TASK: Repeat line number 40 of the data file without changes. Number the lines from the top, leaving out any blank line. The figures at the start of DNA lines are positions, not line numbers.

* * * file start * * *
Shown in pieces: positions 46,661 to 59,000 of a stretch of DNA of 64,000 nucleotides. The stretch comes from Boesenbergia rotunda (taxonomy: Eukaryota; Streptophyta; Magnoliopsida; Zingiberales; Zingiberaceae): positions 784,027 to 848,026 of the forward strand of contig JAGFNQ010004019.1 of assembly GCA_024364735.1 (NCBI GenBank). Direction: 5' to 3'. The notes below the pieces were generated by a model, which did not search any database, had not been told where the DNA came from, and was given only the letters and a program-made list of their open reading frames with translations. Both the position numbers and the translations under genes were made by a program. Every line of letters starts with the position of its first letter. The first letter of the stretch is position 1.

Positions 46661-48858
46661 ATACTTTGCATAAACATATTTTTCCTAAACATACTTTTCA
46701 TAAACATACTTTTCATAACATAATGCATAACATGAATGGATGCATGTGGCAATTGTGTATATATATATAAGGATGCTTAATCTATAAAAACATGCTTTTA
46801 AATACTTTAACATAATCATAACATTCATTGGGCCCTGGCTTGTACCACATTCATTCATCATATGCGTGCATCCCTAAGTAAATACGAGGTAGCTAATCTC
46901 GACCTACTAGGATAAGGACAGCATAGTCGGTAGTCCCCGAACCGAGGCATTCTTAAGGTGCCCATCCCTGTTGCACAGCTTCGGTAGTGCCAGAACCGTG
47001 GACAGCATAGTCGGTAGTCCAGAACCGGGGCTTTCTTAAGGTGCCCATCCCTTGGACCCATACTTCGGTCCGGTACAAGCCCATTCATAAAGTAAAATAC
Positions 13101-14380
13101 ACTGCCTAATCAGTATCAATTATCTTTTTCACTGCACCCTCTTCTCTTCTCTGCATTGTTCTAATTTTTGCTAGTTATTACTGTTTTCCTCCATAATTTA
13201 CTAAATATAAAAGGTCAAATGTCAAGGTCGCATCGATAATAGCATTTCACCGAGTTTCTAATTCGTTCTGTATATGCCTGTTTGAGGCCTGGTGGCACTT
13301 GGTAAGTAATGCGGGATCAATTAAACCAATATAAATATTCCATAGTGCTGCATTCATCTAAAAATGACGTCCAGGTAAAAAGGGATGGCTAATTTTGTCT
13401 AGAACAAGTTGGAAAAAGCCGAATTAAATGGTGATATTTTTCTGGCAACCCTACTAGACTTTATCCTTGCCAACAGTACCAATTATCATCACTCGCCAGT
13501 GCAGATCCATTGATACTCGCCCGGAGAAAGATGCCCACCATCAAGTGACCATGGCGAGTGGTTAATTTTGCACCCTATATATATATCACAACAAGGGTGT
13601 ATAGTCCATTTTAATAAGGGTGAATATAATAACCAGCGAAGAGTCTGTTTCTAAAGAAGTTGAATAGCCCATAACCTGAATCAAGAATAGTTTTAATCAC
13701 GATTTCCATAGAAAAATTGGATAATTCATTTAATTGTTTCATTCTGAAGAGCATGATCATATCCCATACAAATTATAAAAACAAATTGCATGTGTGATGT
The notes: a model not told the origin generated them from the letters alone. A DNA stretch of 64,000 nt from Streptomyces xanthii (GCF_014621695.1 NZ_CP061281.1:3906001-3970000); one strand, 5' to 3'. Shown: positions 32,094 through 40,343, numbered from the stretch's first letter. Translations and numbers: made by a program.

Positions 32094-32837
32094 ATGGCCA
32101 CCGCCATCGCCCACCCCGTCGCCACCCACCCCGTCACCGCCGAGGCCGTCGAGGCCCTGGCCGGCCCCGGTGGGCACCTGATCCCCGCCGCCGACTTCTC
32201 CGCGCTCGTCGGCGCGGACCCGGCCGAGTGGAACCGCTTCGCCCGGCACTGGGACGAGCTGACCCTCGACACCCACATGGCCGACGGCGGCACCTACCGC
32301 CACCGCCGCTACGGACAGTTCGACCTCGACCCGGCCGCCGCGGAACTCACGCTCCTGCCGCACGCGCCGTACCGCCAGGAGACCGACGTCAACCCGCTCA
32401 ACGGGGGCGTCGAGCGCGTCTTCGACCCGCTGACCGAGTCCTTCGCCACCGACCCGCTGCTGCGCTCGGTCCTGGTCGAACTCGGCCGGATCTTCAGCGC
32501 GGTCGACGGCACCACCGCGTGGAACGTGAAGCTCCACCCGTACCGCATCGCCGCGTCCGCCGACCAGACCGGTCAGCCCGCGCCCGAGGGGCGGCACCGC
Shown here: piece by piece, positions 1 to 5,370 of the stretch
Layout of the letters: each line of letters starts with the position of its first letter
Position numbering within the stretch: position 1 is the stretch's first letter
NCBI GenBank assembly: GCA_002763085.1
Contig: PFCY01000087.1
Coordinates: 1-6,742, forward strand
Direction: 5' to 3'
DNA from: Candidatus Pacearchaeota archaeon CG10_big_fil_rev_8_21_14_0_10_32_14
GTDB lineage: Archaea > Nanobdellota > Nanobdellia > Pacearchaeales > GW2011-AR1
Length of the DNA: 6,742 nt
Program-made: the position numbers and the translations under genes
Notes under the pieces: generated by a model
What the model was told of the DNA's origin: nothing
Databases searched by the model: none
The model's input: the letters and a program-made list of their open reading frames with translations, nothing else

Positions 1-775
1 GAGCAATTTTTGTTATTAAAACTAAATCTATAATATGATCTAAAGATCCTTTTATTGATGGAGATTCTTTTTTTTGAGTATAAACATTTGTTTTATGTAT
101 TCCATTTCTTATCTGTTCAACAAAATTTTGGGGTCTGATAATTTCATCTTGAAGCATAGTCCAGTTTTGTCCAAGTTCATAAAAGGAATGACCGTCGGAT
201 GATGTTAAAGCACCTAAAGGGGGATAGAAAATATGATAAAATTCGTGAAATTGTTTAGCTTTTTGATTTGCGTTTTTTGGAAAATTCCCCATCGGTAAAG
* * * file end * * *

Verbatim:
1 GAGCAATTTTTGTTATTAAAACTAAATCTATAATATGATCTAAAGATCCTTTTATTGATGGAGATTCTTTTTTTTGAGTATAAACATTTGTTTTATGTAT